In a split second, he turned and ran right into the path of eastbound traffic and headed across the center median of the four lane highway. Officer Fritz saw this and drove his unit across the median, in hot pursuit.


View original 681 more words

Shots Fired, Officer Down! (Part One)

Originally posted on Dyke in the Heart of Texas:

It was November 6, 1988 at about 12:40 a.m. and I was on patrol on the east side of the city. I checked out at a tire store because I saw a suspicious car pulled up by the back door. I gave the dispatcher the plate number of the vehicle to run on the computer and began to investigate.

I let my guard down a little when I checked the hood of the car and found the engine was cold. I started walking the perimeter, along with my handy Mag light. The dispatcher called out, “221?” Go ahead, I replied. He told me the vehicle was “clear,” meaning not stolen and no warrants attached to the registered owner. The address was local, so I checked a few doors and went back to my unit.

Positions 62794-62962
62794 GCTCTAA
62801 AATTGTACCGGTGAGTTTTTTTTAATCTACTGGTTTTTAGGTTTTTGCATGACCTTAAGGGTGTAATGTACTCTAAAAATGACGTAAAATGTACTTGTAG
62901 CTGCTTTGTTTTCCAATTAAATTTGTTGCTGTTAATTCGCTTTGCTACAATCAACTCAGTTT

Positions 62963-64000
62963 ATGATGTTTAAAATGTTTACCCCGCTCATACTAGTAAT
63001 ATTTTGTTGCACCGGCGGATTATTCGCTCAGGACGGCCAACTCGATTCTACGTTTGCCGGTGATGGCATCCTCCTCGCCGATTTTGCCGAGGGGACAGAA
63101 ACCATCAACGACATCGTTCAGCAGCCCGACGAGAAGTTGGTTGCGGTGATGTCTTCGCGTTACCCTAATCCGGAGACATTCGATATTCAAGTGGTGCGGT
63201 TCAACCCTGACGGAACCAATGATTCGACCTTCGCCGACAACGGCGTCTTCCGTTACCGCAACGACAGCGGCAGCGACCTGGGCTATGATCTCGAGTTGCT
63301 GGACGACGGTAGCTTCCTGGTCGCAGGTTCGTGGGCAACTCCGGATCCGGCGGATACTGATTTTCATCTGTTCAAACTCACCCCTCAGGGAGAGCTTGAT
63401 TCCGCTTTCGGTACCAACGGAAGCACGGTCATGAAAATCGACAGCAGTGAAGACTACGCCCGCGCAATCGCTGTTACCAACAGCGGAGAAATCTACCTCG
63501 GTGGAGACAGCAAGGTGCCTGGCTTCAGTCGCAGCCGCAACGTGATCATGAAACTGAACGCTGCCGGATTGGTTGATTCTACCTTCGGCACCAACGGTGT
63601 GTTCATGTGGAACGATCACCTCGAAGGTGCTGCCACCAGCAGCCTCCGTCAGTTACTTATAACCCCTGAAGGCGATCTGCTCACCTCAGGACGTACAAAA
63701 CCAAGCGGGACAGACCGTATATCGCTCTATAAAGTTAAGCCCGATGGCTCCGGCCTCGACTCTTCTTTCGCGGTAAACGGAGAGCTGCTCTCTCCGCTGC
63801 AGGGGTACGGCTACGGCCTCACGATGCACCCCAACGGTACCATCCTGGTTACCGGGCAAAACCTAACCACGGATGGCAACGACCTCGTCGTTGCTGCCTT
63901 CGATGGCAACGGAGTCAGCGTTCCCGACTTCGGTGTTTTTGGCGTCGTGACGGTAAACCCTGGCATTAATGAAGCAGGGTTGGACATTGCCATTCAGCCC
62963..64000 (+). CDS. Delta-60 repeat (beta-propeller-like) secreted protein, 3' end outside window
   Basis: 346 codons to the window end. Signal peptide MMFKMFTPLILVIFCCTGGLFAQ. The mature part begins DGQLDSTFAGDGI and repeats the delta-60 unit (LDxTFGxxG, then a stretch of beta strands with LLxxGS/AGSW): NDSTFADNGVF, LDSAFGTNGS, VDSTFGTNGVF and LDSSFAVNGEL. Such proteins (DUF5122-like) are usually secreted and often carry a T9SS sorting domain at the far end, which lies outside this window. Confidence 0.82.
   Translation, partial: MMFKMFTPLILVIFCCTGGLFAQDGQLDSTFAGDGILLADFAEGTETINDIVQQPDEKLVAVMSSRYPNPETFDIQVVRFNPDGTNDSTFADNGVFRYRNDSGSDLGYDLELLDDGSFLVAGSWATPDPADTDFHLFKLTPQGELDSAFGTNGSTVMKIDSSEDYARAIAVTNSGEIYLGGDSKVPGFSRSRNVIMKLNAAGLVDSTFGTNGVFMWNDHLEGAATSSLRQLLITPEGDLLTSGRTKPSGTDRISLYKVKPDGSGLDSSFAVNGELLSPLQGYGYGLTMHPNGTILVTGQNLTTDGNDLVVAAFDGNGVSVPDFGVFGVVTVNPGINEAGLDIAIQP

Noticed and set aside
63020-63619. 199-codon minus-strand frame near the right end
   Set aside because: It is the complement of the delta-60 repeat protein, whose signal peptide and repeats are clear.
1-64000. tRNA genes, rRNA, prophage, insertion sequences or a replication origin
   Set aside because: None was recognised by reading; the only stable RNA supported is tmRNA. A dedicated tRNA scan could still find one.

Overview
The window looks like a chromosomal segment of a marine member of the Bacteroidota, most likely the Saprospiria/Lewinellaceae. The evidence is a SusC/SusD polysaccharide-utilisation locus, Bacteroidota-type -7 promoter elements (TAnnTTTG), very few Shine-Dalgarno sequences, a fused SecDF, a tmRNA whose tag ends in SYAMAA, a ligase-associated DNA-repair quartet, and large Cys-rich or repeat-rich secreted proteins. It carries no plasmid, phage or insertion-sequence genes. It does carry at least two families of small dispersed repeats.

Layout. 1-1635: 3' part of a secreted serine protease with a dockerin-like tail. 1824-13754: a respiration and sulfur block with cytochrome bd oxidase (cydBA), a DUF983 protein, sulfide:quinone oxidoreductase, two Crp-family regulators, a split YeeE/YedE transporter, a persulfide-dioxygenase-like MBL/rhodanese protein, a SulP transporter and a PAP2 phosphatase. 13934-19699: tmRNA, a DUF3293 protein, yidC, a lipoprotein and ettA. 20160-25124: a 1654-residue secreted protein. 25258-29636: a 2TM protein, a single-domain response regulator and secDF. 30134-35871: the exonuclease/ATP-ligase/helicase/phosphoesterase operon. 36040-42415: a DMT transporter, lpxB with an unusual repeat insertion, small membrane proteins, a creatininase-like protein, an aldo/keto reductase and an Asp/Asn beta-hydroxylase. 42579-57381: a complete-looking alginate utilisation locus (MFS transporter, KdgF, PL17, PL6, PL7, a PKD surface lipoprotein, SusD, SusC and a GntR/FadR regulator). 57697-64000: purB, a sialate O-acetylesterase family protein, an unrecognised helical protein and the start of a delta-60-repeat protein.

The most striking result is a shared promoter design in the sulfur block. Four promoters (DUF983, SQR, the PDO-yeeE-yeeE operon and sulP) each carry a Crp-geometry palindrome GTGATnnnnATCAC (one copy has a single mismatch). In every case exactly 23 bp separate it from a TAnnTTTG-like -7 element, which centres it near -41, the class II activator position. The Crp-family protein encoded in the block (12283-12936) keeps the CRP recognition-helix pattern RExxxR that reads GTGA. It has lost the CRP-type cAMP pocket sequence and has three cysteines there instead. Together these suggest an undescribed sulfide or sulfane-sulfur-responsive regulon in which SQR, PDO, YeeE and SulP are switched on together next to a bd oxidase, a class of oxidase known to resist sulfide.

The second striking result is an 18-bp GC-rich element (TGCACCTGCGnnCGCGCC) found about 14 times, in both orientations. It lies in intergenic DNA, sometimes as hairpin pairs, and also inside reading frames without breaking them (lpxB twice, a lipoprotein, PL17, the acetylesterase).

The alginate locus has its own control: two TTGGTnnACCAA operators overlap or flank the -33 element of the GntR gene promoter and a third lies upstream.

I had graduated the police academy just 9 months before this night.
Low seniority had bestowed…

View original 1,202 more words

Almost a Christmas Story

Juju was  standing on the aqua colored, vinyl kitchen chair, on her tip-toes.  She could see the box of Pin-Wheel cookies that her mother evidently did not want her to see.  Juju’s mother was Christmas shopping with her older sisters and her father was glued to the evening news in the living room.  Juju figured she needed more height.  She was the tallest girl in third grade, but the marsh-mellow filled chocolate cookies were still just beyond her reach.

Juju’s mother had a habit of hiding the good stuff…her personal cravings.  With seven children, sweets in the house usually lasted about the time it took to rip open the bag…think a dozen donuts in a police briefing room.  Juju went to the hall and retrieved the yellow pages from the phone stand.